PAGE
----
How gifting money to children could put your future care needs at risk

By HarperLees

According to the Halifax, house prices rose at their fastest rate for 14 years in the year leading up to September 2021. The building society’s House Price Index found prices were 7.4% higher than in September 2020, putting the average price in the UK at £267,587.

While this could be good news if you own a property, first-time buyers may not share your delight when you consider an article by Money reveals that the average age of a first-time buyer is now 34. With this in mind, you may be thinking of giving your children or grandchildren a lump sum to help them buy their first home.

If you are and would like to learn about buying a home as a first-time buyer, our recent guide could help.

While gifting money might help your children or grandchildren, care should be taken. Research by retirement firm Just Group revealed that 70% of parents who gifted more than £5,000 did not consider their financial future and, in particular, the potential cost of their long-term care.

Read on to discover why gifting to younger family members could help them, and why you need to be mindful of potential long-term care costs.

Giving with a warm hand has its benefits

Gifting to your children when they’re younger means they will probably receive it at a time they need it most. A prime example of this could be when they’re struggling to buy their first home.

Passing money to children or grandchildren when you die is likely to mean money will go to them later on in life, when they already have a property and are more financially secure.

Furthermore, if your estate is liable to Inheritance Tax (IHT), gifting earlier could provide you with more time to make potentially larger gifts. This could help reduce your IHT liability, and may allow you to negate the liability altogether if you bring your estate to within your nil-rate band (NRB).

This is the amount you are typically allowed to have in your estate before it becomes liable to IHT, which is normally charged at 40%. Depending on your circumstances, your NRB is typically between £325,000 and £1 million.

Your financial planner could confirm your NRB threshold, whether you have an IHT liability and what gifts you could make to potentially reduce your exposure to the tax. Your planner will also help you understand the long-term implications of gifting and how it might affect your financial security, especially when it comes to long-term care.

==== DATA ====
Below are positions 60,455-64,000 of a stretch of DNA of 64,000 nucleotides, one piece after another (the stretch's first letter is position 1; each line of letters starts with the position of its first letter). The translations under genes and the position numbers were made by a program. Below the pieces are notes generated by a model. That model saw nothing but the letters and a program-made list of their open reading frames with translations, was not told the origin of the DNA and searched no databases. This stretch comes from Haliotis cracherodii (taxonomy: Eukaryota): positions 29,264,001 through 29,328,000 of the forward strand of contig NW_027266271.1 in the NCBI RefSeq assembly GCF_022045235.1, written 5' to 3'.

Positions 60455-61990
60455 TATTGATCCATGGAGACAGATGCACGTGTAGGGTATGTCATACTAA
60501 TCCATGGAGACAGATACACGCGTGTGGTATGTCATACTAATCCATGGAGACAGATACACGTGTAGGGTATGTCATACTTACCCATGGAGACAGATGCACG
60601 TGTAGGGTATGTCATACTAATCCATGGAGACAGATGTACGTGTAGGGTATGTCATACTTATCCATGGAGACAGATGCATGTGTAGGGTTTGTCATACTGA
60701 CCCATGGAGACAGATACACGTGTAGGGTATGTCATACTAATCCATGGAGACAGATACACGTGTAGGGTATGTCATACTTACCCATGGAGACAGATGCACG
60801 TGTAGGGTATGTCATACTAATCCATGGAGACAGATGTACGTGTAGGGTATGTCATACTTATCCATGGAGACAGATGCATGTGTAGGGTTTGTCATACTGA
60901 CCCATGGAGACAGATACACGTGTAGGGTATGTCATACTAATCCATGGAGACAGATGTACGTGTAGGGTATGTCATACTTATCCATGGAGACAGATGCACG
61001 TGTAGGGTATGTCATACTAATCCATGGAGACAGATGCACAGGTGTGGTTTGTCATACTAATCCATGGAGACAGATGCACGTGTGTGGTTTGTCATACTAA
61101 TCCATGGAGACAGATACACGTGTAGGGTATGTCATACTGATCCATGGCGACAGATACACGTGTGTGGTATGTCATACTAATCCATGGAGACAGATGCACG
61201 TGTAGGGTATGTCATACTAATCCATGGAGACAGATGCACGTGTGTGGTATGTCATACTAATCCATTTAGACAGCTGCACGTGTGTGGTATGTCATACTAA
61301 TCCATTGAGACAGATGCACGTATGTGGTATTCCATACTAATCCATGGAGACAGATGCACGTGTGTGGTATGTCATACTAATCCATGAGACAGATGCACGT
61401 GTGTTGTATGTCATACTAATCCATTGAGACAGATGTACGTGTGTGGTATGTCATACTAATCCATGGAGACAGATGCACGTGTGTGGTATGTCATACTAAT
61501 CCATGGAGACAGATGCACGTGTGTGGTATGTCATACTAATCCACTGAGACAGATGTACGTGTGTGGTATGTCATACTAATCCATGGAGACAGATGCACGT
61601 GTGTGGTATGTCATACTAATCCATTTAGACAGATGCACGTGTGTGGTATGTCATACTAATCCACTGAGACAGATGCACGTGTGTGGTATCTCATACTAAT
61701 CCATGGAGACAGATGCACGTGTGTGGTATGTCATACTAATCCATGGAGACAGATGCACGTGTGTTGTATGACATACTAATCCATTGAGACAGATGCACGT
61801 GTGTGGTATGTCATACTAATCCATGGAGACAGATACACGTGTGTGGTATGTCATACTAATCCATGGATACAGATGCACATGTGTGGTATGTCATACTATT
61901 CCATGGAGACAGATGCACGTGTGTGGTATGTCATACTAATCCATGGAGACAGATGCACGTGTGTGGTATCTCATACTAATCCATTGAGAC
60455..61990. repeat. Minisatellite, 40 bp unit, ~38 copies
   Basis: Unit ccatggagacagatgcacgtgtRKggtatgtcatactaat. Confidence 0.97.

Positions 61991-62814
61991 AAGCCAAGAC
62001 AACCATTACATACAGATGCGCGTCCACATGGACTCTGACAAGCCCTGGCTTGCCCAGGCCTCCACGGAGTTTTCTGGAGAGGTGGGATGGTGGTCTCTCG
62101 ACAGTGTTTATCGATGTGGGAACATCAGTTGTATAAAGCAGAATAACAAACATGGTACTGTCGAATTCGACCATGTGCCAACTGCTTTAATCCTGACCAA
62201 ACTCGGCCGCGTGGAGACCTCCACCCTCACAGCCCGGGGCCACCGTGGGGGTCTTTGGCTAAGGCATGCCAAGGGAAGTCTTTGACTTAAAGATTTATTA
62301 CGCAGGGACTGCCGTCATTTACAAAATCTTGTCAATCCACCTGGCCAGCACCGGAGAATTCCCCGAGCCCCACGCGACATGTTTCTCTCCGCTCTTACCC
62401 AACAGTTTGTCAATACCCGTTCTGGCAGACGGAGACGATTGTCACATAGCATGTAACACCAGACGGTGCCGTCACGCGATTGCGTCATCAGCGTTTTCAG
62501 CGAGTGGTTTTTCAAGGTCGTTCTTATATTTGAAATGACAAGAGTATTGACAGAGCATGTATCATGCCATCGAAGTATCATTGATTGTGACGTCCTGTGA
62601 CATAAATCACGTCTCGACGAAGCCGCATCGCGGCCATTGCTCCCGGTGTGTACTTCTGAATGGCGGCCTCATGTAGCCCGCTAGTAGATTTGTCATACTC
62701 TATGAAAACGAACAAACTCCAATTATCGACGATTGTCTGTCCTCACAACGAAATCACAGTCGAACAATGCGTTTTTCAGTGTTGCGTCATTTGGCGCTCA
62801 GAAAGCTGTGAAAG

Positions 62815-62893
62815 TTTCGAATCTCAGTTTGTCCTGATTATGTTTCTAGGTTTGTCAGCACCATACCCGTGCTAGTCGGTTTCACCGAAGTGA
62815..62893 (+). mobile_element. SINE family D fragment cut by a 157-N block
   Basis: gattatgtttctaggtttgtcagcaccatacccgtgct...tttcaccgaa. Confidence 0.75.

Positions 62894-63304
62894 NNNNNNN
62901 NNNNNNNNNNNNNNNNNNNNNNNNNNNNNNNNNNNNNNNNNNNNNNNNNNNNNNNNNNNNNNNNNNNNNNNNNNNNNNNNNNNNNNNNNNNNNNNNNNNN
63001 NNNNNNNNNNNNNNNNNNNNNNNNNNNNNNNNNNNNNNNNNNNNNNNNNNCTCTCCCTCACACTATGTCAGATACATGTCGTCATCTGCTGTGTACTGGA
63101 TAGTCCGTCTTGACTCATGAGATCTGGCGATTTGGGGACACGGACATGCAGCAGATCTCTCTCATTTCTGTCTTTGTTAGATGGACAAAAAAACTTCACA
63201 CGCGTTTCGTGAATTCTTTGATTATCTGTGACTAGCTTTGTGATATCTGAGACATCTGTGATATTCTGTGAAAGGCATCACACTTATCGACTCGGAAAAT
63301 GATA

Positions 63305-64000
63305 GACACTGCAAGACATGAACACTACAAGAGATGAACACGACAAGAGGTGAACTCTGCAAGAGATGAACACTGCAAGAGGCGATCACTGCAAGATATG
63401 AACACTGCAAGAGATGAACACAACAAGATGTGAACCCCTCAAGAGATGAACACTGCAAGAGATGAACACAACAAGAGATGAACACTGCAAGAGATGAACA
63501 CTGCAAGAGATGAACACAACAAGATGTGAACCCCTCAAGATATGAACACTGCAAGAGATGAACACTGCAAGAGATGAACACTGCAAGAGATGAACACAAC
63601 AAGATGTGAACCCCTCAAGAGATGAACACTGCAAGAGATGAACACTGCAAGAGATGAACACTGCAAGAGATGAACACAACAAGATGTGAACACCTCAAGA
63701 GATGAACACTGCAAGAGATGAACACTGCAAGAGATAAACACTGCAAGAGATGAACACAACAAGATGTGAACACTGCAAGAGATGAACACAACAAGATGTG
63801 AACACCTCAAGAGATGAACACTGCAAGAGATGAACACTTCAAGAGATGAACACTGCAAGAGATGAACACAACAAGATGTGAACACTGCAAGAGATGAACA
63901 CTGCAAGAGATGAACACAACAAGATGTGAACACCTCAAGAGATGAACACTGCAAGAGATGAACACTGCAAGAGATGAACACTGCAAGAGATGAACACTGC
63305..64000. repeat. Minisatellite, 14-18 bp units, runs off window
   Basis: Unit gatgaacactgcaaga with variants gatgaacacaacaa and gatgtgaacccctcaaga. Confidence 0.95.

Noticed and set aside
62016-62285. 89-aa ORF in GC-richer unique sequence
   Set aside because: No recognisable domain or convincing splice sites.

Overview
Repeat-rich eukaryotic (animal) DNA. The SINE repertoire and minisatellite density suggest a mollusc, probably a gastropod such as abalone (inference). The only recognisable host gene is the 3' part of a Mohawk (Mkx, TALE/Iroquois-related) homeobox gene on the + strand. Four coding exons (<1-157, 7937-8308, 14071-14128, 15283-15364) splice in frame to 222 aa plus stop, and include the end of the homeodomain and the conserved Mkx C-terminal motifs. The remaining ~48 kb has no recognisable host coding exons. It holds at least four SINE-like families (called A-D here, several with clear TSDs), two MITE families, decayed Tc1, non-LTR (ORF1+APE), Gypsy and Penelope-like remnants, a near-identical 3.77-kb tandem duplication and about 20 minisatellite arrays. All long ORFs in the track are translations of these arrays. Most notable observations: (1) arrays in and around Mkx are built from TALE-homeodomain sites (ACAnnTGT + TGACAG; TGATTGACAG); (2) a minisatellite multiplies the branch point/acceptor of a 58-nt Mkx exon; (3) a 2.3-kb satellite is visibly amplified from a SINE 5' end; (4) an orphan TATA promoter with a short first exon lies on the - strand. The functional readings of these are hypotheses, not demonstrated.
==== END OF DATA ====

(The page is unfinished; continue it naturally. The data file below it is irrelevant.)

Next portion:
You may still need to fund your future care – even with the government’s care reforms

Long-term care has risen up the political agenda in recent years, as the high cost of care has resulted in many people having to sell their home to pay for it.

In September 2021, the government announced its social care reforms, which included raising National Insurance contributions (NICs) and Dividend Tax by 1.25 percentage points. At the time, the Guardian reported the raise is expected to generate £36 billion over the next three years, of which £5.4 billion will be used to boost social care in England.

As part of the reforms, Boris Johnson also announced an £86,000 limit on certain care costs. This means that as from October 2023 the government could pay for your care once it exceeds this amount.

While this sounds like good news, a recent Telegraph article makes for interesting reading. It explains the limit only covers the cost of “personal care”, which includes washing and eating. It does not include the cost of food, rent or energy bills, which means you may have to continue to pay for these.

The article explains that estimates by retirement firm Just Group suggest that if you pay £1,100 a week for residential care, around £350 will be classed as “personal care”. The remaining £750 would not, and so could fall outside the £86,000 limit.

As a result, just £18,000 of your £57,000 annual care fee would be classed as “personal care”. As such, it would take five years to reach your £86,000 maximum, during which time you could have spent around £200,000 of your own money to fund your non-personal care costs.

It should be added that the government has said it will look at a limit for non-personal care costs later in 2021. While this may help, it still may not negate the need to fund your own care.

If you want to gift money, always consider the long-term implications first

The Telegraph highlights an important point: even with the government reforms you could still be faced with substantial care costs. Ensuring the money you give to others does not jeopardise your ability to fund your future care is vital, and something your financial planner could help with.

They could help make sure you have the funds to provide more choice about the home you stay in. For example, you may want one that offers better surroundings or located closer to your family.

Get in touch

If you would like to discuss your care and ways to ensure you could cover the cost later in life, please contact your financial planner directly. Alternatively, email us on or call 01277 350560 and we’d be happy to help.

Please note

This article is for information only. Please do not act based on anything you might read in this article. All contents are based on our understanding of HMRC legislation, which is subject to change.

The value of your investments (and any income from them) can go down as well as up and you may not get back the full amount you invested. Past performance is not a reliable indicator of future performance. Investments should be considered over the longer term and should fit in with your overall attitude to risk and financial circumstances.